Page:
In issue one, Appellant complains that the search of his backpack at the police station was a violation of the Fourth Amendment to the United States Constitution, in that it constituted an unreasonable search and seizure. Where there has been a valid custodial arrest, the arresting officers may conduct a complete search of the arrested person; they do not have to confine the search to a search for weapons. This rule is applicable even though the arrest is for a traffic offense. United States v. Robinson, 414 U.S. 218, 234-35, 94 S. Ct. 467, 476-77, 38 L. Ed. 2d 427 (1973). The right to search the person also includes the right to search personal effects that are immediately associated with the person. Snyder v. State, 629 S.W.2d 930, 934 (Tex. Crim. App. 1982)(wallet); Farb v. State, 634 S.W.2d 14, 16 (Tex. App.-Beaumont 1982, no pet.)(backpack). The search of the person and his personal effects does not have to take place at the situs of the arrest. Rogers v. State, 774 S.W.2d 247, 264 (Tex. Crim. App. 1989). Law enforcement agents have an established right to search a person and any article or container in the person's possession as an incident of a routine booking procedure when the person is being incarcerated. Illinois v. Lafayette, 462 U.S. 640, 648, 103 S. Ct. 2605, 2610-11, 77 L. Ed. 2d 65 (1983)(shoulder bag). When a suspect has been jailed, a search of his or her clothes one day later has been held justified as incident to arrest. United States v. Edwards, 415 U.S. 800, 803-05, 94 S. Ct. 1234, 1237-38, 39 L. Ed. 2d 771 (1974). The Supreme Court has stated that "[i]ndeed, it is difficult to perceive what is unreasonable about the police's examining and holding as evidence those personal effects of the accused that they already have in their lawful custody as the result of a lawful arrest." Id. at 806, 94 S. Ct. at 1238.

In Oles v. State, 993 S.W.2d 103 (Tex. Crim. App. 1999), the Texas Court of Criminal Appeals expressly accepted this statement in Edwards in a case upholding a delayed search of the clothing of an arrestee that was more extensive that the original search. Id. at 110-11 (laboratory examination by serologist revealing blood traces not apparent to naked eye eight days after arrest does not violate Fourth Amendment). The court of criminal appeals held that an arrestee must prove that his or her conduct reflected a genuine expectation of privacy that society would deem objectively reasonable under the circumstances and that a jail cell and a storage facility operated by law enforcement are places commonly associated with notions of privacy. Because "no situation imaginable is as alien to the notion of privacy than an arrestee sitting in a jail cell, completely separated from his effects that are lawfully controlled and inventoried," the court reasoned that "it is proper for police to examine and test clothing validly within their control and custody, regardless of the existence of probable cause or exigent circumstances." Id. at 109.

The legal basis for concluding that searches incident to arrest are reasonable within the meaning of the federal constitution, i.e., to discover weapons, evidence, and contraband, is ordinarily applicable during the entire interval following arrest and leading ultimately either to detention of the suspect or to his release on bail pending formal accusation and trial. Rogers, 774 S.W.2d at 264; Marqez v. State, 725 S.W.2d 217, 234 (Tex. Crim. App. 1987). During this period, arrestees suffer a diminished expectation of privacy. For example, when booked into a detention facility, they may be thoroughly searched without a warrant to make an inventory of their belongings. Lafayette, 462 U.S. at 643-44, 103 S. Ct. at 2608. Also, during periods of their detention, they may be subjected routinely to searches for security purposes under circumstances not providing probable cause to believe that a crime has been committed or contraband concealed, again without the necessity of a search warrant. Bell v. Wolfish, 441 U.S. 520, 556-58, 99 S. Ct. 1861, 1883-84, 60 L. Ed. 2d 447 (1979). Given these considerations, we are unwilling to hold that searches conducted while the suspect is processed through initial levels of the criminal justice system require the issuance of a search warrant or are subject to more restrictive notions of reasonableness than apply in the case of other searches incident to lawful arrest and detention. See Rogers, 774 S.W.2d at 264.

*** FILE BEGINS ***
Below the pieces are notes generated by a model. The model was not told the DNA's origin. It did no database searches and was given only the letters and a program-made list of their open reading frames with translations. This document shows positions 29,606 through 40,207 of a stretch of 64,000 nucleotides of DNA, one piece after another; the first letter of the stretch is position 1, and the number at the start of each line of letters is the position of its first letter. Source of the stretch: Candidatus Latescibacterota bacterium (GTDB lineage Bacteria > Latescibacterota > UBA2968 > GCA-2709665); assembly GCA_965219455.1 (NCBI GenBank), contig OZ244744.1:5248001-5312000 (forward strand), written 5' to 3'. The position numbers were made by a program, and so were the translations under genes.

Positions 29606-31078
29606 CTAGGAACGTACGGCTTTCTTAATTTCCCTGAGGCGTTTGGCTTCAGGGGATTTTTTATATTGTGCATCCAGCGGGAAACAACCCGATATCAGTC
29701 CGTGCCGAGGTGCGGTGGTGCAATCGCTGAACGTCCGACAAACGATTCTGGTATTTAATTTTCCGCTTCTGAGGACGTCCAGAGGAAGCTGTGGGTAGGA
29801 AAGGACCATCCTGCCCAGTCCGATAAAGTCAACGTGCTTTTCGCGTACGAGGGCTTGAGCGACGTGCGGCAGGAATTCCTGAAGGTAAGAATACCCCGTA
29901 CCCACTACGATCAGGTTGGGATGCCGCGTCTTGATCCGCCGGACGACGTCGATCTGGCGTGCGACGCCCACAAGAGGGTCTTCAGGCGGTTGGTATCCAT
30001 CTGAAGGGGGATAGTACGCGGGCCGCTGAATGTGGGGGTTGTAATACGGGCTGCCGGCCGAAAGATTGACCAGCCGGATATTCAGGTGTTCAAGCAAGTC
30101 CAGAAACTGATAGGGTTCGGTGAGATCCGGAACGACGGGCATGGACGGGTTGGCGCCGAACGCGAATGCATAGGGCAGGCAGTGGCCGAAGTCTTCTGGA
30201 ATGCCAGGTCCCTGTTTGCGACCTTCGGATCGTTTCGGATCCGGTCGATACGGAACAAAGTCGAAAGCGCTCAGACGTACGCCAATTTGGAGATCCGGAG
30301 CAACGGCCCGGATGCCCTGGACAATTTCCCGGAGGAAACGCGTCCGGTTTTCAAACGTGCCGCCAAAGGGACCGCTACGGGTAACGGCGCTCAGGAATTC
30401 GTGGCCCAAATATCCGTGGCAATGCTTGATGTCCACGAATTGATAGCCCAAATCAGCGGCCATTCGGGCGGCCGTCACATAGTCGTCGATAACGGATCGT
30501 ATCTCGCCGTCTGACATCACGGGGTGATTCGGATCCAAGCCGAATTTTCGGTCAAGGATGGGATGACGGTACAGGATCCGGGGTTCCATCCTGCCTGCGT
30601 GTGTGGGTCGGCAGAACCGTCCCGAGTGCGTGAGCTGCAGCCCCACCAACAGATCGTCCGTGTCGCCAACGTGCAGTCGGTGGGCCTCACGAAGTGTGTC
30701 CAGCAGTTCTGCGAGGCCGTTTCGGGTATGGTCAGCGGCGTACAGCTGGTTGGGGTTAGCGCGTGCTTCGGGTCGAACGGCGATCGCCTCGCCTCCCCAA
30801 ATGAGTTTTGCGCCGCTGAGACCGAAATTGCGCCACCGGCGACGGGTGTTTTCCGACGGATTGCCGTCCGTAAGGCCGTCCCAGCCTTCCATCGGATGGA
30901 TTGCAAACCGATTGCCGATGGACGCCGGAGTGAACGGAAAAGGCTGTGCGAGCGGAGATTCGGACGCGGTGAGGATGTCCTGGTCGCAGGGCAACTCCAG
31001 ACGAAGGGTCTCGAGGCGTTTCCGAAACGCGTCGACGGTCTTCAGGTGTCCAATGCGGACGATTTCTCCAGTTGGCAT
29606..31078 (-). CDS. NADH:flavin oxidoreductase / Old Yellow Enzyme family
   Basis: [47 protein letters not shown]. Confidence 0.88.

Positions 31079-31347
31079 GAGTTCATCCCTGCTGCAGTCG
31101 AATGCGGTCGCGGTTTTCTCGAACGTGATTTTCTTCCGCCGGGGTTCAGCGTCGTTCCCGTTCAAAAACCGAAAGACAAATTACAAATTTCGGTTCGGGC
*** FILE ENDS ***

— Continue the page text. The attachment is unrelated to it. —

The search of which Appellant complains here was made subsequent to an arrest, the legality of which is not challenged, while Appellant was still in custody of the arresting officers, making it subject to usual notions of search incident to a lawful arrest and detention. The trial court did not abuse its discretion in finding the search to be reasonable under these circumstances and in refusing to suppress the evidence seized. Consequently, we overrule Appellant's first issue.

Violation of Article I, section 9

Because Appellant does not provide separate authority or argument for his state constitutional claims, we decline to address them. See Tex. R. App. P. 38.1(h); Balentine v. State, 71 S.W.3d 763, 767 n.2 (Tex. Crim. App. 2002); Heitman v. State, 815 S.W.2d 681, 690 n. 22 (Tex. Crim. App. 1991). Accordingly, we overrule issue two.

We affirm the judgment of the trial court.

 

JIM WORTHEN

Justice

 

Opinion delivered August 21, 2002.

Panel consisted of Gohmert, Jr., C.J., Worthen, J., and Griffith, J.

 
(DO NOT PUBLISH)
COURT OF APPEALS
TWELFTH COURT OF APPEALS DISTRICT OF TEXAS
JUDGMENT
AUGUST 21, 2002
NO. 12-01-00300-CR
JEREMIAH PAUL DISNARD,
Appellant
V.
THE STATE OF TEXAS,
Appellee
Appeal from the 194th Judicial District Court
of Dallas County, Texas. (Tr.Ct.No. F01-32342-M)

THIS CAUSE came to be heard on the appellate record and briefs filed herein, and the same being inspected, it is the opinion of this court that there was no error in the judgment.

It is therefore ORDERED, ADJUDGED and DECREED that the judgment of the court below be in all things affirmed, and that this decision be certified to the court below for observance.

Jim Worthen, Justice.

Panel consisted of Gohmert, Jr., C.J., Worthen, J., and Griffith, J.